In an in-depth guide of Merger and Acquisition, I said that the primary aim of any business entity is growth and expansion.

There are several ways through which you can grow your company.

Apart from merger and acquisition, you may also grow your company by offering its share/stock to the public.

When your company wish to offer its shares to the general public it must pass through the legal process called Initial Public Offering (IPO)

If your thirst is to understand IPO, Relax! Here you will find everything you need to know about IPO to quench your thirst.

Here you will learn






    Now let’s start

     Initial Public Offering: Everything you need to know with vivid examples

    What is an Initial Public Offering?

    Initial Public Offering represents the first issue of the securities of a company to the public. 

    It is an act where a company is offering its stock on a public stock exchange for the first time.



    Further IPO entails the legal processes through which a private company becomes a public company by offering its shares to the public.

    In IPO the company which offer its share to the public it’s called Issuer


    Purpose of an initial public offering


    The main purpose of the IPO is to raise capital through letting other investors invest their money into the company in exchange with dividends.

    How IPO works?


    Well! IPO works as a legal means to validate the company to operate as a public company.

    You must note that the law does not allow private companies to issue shares to the general public. Only a public company is allowed to do so.

    Thus, whenever the company is converting from a private company to public company it must do IPO to validate their conversion.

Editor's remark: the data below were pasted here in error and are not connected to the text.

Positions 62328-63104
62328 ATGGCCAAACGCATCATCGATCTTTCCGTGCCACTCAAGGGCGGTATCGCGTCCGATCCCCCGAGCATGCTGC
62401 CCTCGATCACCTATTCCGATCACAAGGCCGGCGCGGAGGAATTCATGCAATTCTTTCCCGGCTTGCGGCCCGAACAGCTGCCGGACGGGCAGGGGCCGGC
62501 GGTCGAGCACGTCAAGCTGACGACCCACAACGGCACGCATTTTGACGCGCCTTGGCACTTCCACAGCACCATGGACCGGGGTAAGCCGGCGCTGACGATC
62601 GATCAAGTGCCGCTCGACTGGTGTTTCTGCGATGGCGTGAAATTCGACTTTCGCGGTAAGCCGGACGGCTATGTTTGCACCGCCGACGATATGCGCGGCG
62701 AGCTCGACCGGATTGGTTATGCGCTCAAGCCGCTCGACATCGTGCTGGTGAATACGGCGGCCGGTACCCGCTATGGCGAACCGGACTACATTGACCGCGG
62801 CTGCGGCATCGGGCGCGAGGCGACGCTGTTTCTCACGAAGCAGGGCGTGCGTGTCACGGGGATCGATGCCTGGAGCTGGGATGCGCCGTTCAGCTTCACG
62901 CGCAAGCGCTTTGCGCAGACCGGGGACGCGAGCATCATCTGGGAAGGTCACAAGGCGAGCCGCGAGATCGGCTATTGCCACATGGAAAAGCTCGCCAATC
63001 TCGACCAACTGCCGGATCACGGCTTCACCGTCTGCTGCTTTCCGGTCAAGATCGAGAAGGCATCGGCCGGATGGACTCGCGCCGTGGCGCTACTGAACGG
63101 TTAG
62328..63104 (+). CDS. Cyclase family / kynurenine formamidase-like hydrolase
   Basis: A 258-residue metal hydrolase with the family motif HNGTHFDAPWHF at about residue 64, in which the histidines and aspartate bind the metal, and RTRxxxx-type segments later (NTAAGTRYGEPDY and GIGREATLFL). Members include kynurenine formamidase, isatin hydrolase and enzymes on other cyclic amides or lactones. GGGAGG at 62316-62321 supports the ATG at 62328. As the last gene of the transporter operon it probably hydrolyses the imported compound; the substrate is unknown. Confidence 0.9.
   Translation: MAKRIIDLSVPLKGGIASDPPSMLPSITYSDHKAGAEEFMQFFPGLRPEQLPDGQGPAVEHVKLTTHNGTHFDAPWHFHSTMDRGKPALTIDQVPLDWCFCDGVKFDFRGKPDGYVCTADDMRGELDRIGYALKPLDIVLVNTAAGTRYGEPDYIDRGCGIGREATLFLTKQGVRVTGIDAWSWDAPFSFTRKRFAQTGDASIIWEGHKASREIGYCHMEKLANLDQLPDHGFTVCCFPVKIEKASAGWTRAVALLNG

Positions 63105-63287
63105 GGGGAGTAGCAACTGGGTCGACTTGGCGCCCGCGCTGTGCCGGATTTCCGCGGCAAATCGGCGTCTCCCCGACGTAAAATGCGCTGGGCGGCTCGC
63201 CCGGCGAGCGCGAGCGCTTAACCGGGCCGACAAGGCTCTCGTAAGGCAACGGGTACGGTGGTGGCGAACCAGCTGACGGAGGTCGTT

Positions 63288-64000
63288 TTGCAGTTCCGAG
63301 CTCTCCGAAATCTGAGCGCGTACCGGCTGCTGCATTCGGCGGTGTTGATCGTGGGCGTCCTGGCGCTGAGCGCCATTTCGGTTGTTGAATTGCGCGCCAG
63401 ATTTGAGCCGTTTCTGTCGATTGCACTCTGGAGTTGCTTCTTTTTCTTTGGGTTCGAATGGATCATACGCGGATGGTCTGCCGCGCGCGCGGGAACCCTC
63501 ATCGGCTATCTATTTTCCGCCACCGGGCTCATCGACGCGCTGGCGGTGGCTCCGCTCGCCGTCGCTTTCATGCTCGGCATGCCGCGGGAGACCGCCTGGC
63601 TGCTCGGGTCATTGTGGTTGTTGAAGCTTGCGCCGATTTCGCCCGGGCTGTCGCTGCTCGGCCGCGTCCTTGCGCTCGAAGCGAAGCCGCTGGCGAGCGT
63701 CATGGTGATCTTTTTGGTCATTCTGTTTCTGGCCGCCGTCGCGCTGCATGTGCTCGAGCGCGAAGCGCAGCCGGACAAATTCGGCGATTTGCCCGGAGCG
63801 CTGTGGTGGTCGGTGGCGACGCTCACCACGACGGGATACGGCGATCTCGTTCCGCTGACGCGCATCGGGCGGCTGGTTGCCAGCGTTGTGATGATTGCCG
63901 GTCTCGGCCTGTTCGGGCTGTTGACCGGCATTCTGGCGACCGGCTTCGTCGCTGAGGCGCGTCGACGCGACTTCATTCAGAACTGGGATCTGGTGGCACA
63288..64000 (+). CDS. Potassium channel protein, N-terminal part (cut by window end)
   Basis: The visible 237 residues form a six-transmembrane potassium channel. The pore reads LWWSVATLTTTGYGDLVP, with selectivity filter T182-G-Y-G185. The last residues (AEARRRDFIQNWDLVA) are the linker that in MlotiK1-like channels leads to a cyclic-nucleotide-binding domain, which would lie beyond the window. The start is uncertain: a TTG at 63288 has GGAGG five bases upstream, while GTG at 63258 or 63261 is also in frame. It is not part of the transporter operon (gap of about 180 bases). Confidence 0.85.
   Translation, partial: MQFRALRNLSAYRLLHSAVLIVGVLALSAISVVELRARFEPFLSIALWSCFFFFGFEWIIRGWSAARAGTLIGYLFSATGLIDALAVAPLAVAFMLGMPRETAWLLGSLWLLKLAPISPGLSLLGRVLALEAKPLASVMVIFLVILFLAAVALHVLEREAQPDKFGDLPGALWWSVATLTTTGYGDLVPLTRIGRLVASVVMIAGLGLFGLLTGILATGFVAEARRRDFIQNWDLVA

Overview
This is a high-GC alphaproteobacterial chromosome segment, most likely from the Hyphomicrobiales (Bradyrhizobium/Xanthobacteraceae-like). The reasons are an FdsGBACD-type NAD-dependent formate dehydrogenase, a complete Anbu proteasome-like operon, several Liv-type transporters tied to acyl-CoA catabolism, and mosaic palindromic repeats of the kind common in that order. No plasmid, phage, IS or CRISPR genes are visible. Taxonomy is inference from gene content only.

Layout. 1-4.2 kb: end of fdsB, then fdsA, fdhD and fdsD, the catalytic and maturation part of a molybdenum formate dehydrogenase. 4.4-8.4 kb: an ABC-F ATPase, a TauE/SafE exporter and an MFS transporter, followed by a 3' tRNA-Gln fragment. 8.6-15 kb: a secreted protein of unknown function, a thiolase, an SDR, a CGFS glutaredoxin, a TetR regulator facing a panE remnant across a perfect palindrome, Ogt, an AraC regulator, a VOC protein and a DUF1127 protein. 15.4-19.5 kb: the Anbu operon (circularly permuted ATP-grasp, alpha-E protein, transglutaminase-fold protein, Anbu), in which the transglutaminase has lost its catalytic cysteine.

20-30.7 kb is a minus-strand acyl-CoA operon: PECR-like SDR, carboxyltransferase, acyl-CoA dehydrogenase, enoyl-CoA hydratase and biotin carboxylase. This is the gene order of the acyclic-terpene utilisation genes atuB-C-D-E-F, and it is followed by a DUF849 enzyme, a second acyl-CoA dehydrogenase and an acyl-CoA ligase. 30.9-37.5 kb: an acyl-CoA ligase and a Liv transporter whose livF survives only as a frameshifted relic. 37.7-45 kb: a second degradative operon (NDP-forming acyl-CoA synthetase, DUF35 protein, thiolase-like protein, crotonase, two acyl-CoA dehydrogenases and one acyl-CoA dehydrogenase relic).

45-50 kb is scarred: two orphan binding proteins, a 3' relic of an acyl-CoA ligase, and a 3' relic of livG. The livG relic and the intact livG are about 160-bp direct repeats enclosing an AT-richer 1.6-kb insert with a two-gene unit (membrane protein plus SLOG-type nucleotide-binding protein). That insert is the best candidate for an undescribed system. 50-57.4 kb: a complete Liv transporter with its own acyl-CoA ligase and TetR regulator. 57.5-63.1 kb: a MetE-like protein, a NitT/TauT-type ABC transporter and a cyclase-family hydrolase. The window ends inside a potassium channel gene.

Alternatively, a company may wish to start as a public company from the beginning (which is very rare). To legally operate as a public company it must do IPO.

    Consider the following example to have a better understanding of how IPO works.

    Assume A and B Co. Ltd operates as a private company.  Later on, they find the need to expand their entity thus they choose to convert to a public company.  Among other things, before starting to operate as a public company they must do IPO to comply with the legal requirements of a public company.

    IPO Versus Going Public

    Going Public is a term that is also commonly used to refer to the IPO Process. Once going public, the company’s shares may later be listed at a Stock Exchange.

    The first company in world history to do IPO and become a public company formally listed in the stock exchange is the Dutch East India Company in March 1602 

    According to the Museum of American finance, the first IPO in The US was the public offering of Bank of North America around 1783.

    The largest IPOs in the world


    Currently, there are 11 IPOs which are reported by the different source to be largest IPOs (basing on the money raised) in the world

    S.N
    COMPANY
    IPO YEAR
    AMOUNT
    RAISED
    01
    Saudi Aramco
    2019
    $29.4B
    02
    The Alibaba Group
    2014
    $25B
    03
    SoftBank Group
    2018
    $23.5B
    04
    Agricultural Bank of China
    2010
    $22.1B
    05
    Industrial and Commercial Bank of China
    2006
    $21.9B
    06
    American International Assurance
    2010
    $20.5B
    07
    Visa Inc.
    2008
    $19.7B
    08
    General Motors
    2010
    $18.15B
    09
    NTT DoCoMo
    1998
    $18.05B
    10
    Enel
    1999
    $16.59B
    11
    Facebook
    2012
    $16.01B

    Source: Wikipedia

    IPO Team


    The process of going public is thus a landmark transformation for any company.

    Most of our companies at present are private companies, while some of them are statutory corporate bodies.

    Hence, where such an entity decides to go public, it undergoes a momentous process of change in which it transforms itself in a variety of ways.

    This requires the involvement of a range of actors and professionals.

    The following diagram will help illustrate this point:




    IPO team




    Why lawyers are necessary for IPO

    The need for involving a lawyer in the process of going public is both a statutory requirement as well as a practical necessity.

    Example in Tanzania the Capital Markets and Securities (Prospectus Requirements) Regulations, 1997, specify, among other things, the information required to be included in the prospectus.

    This information includes an item called “Legal Opinion” which contains statements that, by law, must be given by a person qualified to practice law in Tanzania. 

    On the other hand, there are practical reasons for having a lawyer involved in the IPO process.